Bruce asked Ward when was the first time he shared what he knew with someone else. Ward said he did not share with anybody at first since he did not have any tutors and there was nobody around who seemed to know anything about it. They would have carpet-baggers come down from LA to San Diego and have a seminar on Wednesday to round up business for the weekend. Ward would look at their manuals and see that it was nonsense and he would not give $200 for it. He knew at that time that the menus were out of date even though they knew foreclosure laws were changing all the time. Ward guarded what he knew as a corporate secret and made up a manual he could reference fairly quickly. He knew a lot about raising cash, regaining possessions, researching the title of the property, and rehabbing and was interviewed by Jack Fullerton. Even though he did not know him at the time, he called Ward from Orange County and told him he had been recommended as a person who might be able to act as a substitute speaker. He had a speaker arranged who cancelled at the last minute, and he already had a large people already registered and coming. Ward told him he did not know what gave him the idea he was a speaker since he had not taken any public speaking classes. He had a local club in the area he worked, and they only met once a month amongst themselves. The members gave their success stories to the other members, and they try to help out all the other members. They told them to bring the most recent deal; and a lot of times people would be embarrassed. He was often asked to give the most recent foreclosure story at the meetings if a speaker did not show. That was about all he would do. He told Jack he was making a wrong move and really did not have any experience speaking. Jack told him he is better than nothing, so Ward agreed to speak.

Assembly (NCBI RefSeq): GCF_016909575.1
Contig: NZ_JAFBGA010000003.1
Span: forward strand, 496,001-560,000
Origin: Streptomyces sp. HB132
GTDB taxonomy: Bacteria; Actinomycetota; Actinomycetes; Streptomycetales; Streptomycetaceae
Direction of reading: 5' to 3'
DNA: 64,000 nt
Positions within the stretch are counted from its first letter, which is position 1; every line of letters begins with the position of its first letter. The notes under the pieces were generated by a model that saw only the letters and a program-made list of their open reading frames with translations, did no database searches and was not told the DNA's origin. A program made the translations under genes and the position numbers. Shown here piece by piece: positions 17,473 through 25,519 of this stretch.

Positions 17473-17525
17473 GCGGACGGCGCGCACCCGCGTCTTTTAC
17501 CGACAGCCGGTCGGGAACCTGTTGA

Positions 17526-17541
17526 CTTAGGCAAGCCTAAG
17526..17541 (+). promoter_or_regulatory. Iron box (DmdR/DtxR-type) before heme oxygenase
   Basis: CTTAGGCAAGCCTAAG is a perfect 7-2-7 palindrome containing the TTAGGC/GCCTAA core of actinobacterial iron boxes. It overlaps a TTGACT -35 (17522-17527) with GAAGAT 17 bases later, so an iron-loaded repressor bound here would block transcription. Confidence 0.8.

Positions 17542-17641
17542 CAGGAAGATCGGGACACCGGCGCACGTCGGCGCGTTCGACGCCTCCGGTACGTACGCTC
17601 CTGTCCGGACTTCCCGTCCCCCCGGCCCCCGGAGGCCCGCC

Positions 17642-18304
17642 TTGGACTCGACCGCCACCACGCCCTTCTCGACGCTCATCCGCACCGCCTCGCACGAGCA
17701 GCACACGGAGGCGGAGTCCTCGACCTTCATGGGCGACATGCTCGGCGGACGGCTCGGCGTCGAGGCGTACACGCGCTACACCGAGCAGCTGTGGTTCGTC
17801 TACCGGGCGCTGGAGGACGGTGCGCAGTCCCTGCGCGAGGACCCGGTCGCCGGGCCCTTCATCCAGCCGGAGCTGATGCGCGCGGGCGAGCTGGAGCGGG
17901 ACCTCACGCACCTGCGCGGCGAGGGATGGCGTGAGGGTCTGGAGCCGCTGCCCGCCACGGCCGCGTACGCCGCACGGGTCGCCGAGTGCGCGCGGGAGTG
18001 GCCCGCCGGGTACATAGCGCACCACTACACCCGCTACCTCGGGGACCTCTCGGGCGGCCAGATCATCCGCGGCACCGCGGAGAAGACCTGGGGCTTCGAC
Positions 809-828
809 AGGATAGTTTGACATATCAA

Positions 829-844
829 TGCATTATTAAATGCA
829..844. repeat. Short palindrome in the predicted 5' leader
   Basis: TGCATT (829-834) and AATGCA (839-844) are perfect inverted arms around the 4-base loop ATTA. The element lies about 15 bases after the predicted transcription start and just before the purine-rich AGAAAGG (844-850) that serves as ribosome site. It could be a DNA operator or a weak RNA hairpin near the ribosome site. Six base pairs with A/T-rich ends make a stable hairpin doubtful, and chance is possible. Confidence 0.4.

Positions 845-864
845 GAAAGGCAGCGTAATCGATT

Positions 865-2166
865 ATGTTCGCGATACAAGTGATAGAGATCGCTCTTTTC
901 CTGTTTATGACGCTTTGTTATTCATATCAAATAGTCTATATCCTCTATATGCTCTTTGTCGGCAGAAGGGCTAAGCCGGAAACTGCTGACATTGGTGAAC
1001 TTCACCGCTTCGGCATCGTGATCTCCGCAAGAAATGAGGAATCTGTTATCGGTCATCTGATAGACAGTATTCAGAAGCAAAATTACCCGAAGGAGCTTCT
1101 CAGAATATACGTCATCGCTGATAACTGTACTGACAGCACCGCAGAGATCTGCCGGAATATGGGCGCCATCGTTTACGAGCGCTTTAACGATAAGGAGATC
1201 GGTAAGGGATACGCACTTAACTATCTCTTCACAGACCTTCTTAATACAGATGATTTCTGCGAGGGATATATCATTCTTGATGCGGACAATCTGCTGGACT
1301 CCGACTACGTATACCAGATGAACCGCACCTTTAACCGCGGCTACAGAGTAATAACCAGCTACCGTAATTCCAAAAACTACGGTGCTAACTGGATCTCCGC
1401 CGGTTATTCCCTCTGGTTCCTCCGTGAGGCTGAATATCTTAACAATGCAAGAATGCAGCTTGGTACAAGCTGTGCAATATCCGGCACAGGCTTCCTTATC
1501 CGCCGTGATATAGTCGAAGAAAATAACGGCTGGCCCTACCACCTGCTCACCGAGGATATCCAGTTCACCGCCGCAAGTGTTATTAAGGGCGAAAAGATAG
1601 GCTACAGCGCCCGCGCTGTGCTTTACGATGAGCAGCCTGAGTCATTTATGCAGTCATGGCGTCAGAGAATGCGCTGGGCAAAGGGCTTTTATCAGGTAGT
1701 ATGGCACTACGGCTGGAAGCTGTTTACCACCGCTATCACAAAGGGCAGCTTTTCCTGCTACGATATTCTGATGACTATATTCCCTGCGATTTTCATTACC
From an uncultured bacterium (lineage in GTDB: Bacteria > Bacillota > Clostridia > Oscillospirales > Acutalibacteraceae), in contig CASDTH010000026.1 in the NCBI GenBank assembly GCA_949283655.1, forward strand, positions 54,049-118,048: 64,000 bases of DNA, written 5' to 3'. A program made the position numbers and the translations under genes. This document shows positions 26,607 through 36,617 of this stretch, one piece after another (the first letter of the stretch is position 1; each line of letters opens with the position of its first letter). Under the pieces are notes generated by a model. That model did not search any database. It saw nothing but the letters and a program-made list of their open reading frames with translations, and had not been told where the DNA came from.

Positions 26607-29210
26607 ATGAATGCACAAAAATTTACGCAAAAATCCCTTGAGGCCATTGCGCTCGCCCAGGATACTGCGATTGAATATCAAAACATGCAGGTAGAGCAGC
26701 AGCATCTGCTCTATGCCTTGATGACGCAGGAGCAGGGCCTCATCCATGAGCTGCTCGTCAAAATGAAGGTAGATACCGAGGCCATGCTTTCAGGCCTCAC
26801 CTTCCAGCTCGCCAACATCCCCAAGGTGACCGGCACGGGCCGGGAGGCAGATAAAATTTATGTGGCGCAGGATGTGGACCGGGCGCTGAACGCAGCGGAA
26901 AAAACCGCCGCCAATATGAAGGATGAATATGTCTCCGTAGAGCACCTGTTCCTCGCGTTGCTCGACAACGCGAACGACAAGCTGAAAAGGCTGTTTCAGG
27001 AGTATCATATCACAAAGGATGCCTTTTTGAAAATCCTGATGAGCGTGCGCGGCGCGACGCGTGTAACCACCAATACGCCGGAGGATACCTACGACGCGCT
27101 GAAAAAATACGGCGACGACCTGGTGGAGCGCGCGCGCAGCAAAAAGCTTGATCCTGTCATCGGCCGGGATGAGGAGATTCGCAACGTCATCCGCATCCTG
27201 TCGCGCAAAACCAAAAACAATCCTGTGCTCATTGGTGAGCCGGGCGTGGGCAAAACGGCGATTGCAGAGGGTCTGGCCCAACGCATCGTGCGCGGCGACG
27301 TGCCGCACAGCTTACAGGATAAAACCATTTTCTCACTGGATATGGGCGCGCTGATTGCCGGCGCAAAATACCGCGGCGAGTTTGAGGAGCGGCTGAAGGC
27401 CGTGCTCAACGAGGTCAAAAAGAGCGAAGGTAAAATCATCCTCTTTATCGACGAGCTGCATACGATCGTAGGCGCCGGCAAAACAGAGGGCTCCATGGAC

Ward went up on the stage to give his talk, and afterwards he received a standing ovation. Greg Metcalf, then 28, was in the audience. At that time he was living at home and very upset about it because he wanted to be like his peers and drive fancy cars. But from this experience, he now knows why comics go back to their roots and go to the comedy store. It is because they want to be back in the audience again and get the buzz that it gives you. The minute it was over he was glowing and felt like he was having fun. Another person in the audience was a coordinator for arranging speakers for a combined club up in Orange County called ACRE, or Area Congress on Real Estate. He also gave a talk to this group, and instead of 25 men like Jack, there was over 200 and it was very different. To feel a little more comfortable, he jumped off the raised platform and left the microphone. He walked up and down the aisles between the people speaking a little louder, and it was the same thing. He would look directly in the eyes of no more than 10-15 people at a time.